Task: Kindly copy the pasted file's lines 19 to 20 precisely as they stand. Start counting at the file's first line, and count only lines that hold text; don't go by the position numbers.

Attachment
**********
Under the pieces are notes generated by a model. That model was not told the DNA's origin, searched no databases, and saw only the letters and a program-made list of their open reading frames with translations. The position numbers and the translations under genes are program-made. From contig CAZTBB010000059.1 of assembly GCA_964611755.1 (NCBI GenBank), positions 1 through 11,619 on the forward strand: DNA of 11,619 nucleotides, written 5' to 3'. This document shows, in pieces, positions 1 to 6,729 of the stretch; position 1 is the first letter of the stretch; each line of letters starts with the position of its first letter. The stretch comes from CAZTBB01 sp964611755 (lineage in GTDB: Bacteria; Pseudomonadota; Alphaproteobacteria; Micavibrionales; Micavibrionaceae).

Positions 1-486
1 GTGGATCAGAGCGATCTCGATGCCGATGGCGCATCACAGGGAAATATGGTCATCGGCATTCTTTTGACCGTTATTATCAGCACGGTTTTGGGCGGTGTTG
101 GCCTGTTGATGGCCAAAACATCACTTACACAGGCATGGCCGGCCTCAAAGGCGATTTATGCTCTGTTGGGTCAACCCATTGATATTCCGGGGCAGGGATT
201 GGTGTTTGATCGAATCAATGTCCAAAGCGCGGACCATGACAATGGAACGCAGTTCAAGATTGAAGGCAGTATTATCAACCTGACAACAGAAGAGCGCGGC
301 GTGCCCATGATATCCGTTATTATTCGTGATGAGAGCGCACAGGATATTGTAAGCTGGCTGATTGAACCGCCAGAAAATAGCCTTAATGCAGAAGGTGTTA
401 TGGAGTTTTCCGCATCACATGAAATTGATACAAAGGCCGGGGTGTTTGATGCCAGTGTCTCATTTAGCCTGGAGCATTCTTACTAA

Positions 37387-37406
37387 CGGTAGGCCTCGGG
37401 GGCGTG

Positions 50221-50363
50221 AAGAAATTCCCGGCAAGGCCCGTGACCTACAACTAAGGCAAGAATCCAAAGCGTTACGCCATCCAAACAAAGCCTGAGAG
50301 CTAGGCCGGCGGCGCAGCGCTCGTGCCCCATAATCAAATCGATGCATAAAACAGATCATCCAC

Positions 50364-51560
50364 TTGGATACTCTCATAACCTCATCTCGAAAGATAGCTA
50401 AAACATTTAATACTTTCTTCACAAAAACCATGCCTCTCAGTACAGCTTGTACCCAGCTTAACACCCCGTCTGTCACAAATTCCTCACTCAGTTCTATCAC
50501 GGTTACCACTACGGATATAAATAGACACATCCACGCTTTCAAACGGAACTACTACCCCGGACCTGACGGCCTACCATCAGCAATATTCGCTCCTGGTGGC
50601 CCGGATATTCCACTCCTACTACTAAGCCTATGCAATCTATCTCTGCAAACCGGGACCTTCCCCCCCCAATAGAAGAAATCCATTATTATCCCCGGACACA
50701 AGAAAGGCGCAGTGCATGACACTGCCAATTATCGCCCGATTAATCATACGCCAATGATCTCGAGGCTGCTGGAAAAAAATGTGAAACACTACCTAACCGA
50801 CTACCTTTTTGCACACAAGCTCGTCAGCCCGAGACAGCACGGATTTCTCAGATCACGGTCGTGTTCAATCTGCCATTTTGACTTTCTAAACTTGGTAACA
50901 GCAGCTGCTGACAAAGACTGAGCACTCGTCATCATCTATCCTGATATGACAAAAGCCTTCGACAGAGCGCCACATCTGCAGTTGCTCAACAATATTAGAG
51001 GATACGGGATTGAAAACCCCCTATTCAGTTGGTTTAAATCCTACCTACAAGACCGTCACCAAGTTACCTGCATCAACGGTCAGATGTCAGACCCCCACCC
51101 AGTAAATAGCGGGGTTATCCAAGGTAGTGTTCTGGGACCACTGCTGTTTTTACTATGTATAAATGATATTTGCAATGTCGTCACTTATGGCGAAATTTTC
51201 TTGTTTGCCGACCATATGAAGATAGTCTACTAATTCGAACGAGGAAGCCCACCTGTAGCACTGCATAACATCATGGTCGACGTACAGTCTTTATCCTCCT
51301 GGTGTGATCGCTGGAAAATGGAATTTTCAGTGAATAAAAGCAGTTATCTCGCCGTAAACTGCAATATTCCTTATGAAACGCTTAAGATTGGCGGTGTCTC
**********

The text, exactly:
50701 AGAAAGGCGCAGTGCATGACACTGCCAATTATCGCCCGATTAATCATACGCCAATGATCTCGAGGCTGCTGGAAAAAAATGTGAAACACTACCTAACCGA
50801 CTACCTTTTTGCACACAAGCTCGTCAGCCCGAGACAGCACGGATTTCTCAGATCACGGTCGTGTTCAATCTGCCATTTTGACTTTCTAAACTTGGTAACA